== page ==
Wednesday, June 20, 2007

Truth in Advertising: A Refreshing Approach

With an enduring perception of consumer advertising as rife with exaggeration and half-truths, the American public has over time been desensitized. We’ve tolerated a certain degree of “dishonesty” because it has become commonplace in TV, radio, print and even electronic ads.

But what has contributed to this situation? Tobacco advertising has certainly had an impact. In the annals of advertising history, smoking was typically depicted as fun or seductive. Cigarette manufacturers continued their glamorous portrayal of smoking even as evidence mounted that it caused numerous ill effects—until, of course, they were forced to change their behavior.

The cosmetic industry has been even more blatant with their claims. Even with constant exposés on ineffective products and less than remarkable results, purchasers continue to view these products as the equivalent to the fountain of youth. So, while we know we are being tricked, we continue to buy and use these products thinking we’ll find the one that does work.

The pharmaceutical industry is another case and point. We continue to look for a magic pill, a panacea for what ails us. Many over-the-counter and prescription drug ads have come under fire for false or misleading claims. But the nearly $3 billion spent each year on prescription drug campaigns says that people are being influenced by this advertising. Truth in Advertising: Rx Drug Ads Come of Age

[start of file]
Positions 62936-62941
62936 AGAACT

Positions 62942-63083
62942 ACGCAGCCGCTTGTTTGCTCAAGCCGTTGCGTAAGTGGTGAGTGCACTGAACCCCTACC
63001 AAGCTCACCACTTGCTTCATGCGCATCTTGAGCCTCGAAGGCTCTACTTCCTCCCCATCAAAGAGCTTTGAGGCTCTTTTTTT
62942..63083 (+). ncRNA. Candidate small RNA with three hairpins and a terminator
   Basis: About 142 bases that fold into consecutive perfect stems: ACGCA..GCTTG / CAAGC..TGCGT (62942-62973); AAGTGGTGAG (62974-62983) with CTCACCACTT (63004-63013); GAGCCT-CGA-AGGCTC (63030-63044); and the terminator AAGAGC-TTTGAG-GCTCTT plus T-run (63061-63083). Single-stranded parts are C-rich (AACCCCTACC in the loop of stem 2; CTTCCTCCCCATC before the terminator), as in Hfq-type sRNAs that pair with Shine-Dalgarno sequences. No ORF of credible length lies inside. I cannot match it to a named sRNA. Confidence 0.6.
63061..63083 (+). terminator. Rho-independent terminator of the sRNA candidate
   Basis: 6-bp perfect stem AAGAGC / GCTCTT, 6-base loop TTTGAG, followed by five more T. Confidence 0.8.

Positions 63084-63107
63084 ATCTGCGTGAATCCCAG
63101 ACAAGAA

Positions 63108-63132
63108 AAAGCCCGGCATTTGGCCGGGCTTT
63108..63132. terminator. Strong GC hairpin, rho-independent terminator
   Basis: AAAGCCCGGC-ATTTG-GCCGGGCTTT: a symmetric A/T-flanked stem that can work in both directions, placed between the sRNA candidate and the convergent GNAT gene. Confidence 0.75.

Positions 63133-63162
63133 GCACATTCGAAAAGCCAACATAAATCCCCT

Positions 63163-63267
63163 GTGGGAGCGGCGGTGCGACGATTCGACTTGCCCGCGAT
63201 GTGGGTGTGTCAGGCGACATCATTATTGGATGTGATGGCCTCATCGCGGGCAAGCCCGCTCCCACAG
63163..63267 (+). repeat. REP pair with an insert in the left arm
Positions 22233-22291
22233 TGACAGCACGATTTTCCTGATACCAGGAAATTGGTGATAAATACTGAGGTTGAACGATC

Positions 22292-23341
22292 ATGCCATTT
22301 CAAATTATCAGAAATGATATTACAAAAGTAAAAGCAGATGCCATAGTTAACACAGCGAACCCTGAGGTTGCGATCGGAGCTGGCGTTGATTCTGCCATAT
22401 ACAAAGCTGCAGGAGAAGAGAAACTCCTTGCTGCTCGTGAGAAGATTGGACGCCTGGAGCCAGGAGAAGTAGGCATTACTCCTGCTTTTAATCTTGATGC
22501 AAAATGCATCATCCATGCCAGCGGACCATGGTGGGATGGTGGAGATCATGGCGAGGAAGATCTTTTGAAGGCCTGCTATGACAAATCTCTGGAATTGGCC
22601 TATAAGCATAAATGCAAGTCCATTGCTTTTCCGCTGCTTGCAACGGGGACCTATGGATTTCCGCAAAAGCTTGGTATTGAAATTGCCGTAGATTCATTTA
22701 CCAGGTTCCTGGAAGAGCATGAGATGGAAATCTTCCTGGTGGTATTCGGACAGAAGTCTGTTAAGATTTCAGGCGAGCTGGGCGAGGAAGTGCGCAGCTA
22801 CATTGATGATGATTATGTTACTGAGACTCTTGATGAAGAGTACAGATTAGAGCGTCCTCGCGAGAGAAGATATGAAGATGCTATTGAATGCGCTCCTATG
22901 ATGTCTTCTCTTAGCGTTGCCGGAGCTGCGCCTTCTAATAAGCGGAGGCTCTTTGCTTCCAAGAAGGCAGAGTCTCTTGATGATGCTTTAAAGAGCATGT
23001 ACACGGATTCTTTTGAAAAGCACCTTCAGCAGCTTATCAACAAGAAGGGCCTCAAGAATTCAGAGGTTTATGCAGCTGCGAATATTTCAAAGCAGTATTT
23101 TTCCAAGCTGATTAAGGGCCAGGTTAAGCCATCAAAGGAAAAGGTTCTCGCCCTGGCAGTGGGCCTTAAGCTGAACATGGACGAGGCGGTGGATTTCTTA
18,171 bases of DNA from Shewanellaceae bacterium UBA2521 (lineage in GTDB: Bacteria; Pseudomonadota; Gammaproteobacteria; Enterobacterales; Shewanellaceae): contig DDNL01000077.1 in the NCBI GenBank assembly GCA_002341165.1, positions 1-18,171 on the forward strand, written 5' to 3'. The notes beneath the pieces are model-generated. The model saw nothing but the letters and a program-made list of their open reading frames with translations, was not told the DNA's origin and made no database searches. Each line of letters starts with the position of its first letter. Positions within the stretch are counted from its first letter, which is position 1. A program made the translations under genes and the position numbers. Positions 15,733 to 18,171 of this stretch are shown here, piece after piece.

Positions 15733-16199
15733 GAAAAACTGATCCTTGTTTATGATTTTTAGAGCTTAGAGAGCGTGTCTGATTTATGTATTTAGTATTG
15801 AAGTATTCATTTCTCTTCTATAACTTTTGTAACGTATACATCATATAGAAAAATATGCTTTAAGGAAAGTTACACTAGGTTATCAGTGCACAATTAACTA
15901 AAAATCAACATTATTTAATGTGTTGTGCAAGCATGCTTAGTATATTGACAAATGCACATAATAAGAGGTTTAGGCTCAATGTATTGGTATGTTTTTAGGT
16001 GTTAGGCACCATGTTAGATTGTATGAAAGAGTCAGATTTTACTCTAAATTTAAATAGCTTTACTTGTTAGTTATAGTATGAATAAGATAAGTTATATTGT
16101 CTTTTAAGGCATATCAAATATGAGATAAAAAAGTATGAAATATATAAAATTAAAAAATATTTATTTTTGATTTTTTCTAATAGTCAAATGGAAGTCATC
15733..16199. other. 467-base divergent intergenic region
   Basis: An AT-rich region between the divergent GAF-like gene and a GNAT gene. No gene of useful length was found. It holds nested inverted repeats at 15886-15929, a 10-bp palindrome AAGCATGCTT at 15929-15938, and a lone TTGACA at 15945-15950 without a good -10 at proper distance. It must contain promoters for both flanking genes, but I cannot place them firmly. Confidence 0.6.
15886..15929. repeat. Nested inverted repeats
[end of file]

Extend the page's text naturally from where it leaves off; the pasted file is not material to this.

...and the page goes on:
Earlier this month, we witnessed a new approach to product advertising. With the release of the much heralded, first FDA-approved, over the counter diet pill, Alli™ , consumers were given a harsh dose of reality instead of smoke and mirrors. They were told that this pill could prevent the body from absorbing fat in some foods if, and only if, they became active participants in the diet process.

In an advertising campaign that is expected to cost more than $150 million in the first year alone, GlaxoSmithKline’s ad agency says, “The campaign is aimed at a jaded consumer.” It doesn’t offer a magic bullet, or in this case, a magic pill. It encourages lifestyle changes. In order for the pill to be effective, people need to eat right and exercise more. A unique solution? No. But certainly an honest, refreshing approach to promoting the product!

On the mini-site created in conjunction with the product launch, GlaxoSmithKline boldly states, “It’s time for an honest voice. A promise kept.” Is this the beginning of a new era in advertising? We hope so.

Obviously, the best advertising advice is to tell the truth. Honesty is indeed the best policy. It creates a trust relationship with your target audience that outlives any immediate gain realized by quick-hit ads relying on half-truths and exaggeration. And while it may take some time for this approach to catch on, if you follow this bit of advice, you’ll at least enjoy the peace of mind that comes with a clear conscience.

No comments: